All Things Considered
All Things Considered
Wednesday, June 12, 2013

Minnesota Public Radio Stories

National Public Radio Stories

  • Trial Of Mobster 'Whitey' Bulger Begins In Boston
    Opening statements were held Wednesday in the trial of James "Whitey" Bulger, the notorious Boston mobster who is charged with 32 counts of racketeering and murder.
  • Prisoner And Politician, Bulger Brothers Led Different Lives
    Audie Cornish talks to WBUR senior reporter David Boeri for a look at the complex relationship between notorious Boston gangster, James "Whitey" Bulger and his brother, former politician and University of Massachusetts President William Bulger.
  • As Drought Turns To Flood, Farmers Get 'Weather Whiplash'
    In the past three years, Midwestern farmers have seen flooding, then record-setting drought, and now flooding again. "As much as we think we have things cornered and we know what's going to be happening, you just don't know what will happen," a meteorologist says.
  • Protesters Back In Taksim Square After Being Driven Out
    Turkish government leaders are searching for calm. Although the square was generally calm early Wednesday, there were fears of further violence.
  • After Obama's Speech, Guantanamo Shows Few Signs Of Closing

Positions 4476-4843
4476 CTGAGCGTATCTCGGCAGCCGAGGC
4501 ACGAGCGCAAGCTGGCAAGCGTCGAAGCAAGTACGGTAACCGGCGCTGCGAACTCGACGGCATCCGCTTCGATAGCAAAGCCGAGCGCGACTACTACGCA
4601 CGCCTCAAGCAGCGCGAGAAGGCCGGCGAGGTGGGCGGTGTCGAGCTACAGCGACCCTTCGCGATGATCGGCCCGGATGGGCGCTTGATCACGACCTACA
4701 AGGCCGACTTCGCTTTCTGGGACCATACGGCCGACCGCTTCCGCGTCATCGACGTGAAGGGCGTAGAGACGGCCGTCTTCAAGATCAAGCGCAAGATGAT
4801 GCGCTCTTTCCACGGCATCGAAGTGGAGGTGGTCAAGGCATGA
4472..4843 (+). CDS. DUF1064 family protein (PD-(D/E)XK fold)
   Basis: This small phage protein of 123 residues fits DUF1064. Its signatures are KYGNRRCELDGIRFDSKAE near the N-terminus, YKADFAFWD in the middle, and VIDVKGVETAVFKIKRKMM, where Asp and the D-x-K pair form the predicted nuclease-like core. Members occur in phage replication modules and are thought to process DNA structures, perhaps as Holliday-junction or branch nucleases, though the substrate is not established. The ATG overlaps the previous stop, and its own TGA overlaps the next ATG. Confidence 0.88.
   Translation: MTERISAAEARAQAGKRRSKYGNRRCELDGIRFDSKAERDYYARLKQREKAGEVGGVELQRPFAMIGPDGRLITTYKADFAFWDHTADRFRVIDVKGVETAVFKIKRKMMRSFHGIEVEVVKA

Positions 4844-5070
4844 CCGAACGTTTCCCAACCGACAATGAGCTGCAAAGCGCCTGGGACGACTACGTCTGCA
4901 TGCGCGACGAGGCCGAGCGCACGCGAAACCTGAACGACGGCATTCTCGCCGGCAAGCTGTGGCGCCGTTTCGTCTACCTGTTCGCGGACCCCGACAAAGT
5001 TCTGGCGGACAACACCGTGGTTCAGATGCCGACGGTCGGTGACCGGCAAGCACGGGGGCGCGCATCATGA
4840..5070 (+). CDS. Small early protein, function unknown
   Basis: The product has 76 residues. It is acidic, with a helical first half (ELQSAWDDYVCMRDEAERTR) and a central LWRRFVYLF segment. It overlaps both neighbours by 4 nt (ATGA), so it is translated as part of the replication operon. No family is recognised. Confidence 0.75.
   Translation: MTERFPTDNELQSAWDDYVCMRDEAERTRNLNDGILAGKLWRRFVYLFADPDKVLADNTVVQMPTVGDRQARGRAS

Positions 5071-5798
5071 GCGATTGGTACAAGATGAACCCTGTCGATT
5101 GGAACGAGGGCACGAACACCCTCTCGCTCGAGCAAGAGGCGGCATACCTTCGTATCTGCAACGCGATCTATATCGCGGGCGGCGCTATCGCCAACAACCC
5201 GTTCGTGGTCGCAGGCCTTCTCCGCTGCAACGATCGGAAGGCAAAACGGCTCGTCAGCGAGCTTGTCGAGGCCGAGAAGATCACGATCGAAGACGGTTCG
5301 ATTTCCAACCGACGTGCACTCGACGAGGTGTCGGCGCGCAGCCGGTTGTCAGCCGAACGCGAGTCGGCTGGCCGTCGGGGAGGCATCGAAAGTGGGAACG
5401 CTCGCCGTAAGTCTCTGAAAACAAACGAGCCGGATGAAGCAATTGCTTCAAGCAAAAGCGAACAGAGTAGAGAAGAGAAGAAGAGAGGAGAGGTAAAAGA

President Obama has promised again to close the military prison at Guantanamo Bay in Cuba. But since he delivered a major speech two weeks ago, there's been little follow-up and few signs that any detainees are closer to being released.
  • 50 Years After His Death, Medgar Evers' Work Not Complete
    In Jackson, Miss., bells tolled for slain civil rights leader Medgar Evers. Wednesday was the 50th anniversary of his death. Many in Jackson are marking Evers' death and looking ahead.
  • Bob Dylan's Tribute To Medgar Evers Took On The Big Picture
    Fifty years ago, Dylan's career was just taking off when he heard the news that the civil rights activist had been killed. "Only a Pawn in Their Game," his response to Evers' assassination, highlights the victimization of poor whites and blacks alike.
  • 'Now What?': Greeks Confront Shutting Of Public Broadcaster
    The Greek government abruptly shut down ERT and fired its staff in an effort to downsize the public sector, which has been criticized as a bastion of corruption and bloat. But many Greeks see the rushed closure as a dictatorial move that will compromise the country's troubled media.
  • Letters: Edward Snowden, iTunes Radio
    Audie Cornish and Melissa Block read emails from listeners about Edward Snowden and Apple's new iTunes Radio.
  • A Loaded Bible Story, Tweaked For The Opera Stage
    Composer Mark Adamo has made his mark turning classic books, including Little Women and the Greek drama Lysistrata, into operas. His latest, The Gospel of Mary Magdalene, covers more sensitive territory, examining the titular figure's relationship to Jesus — outside the canonical Bible.

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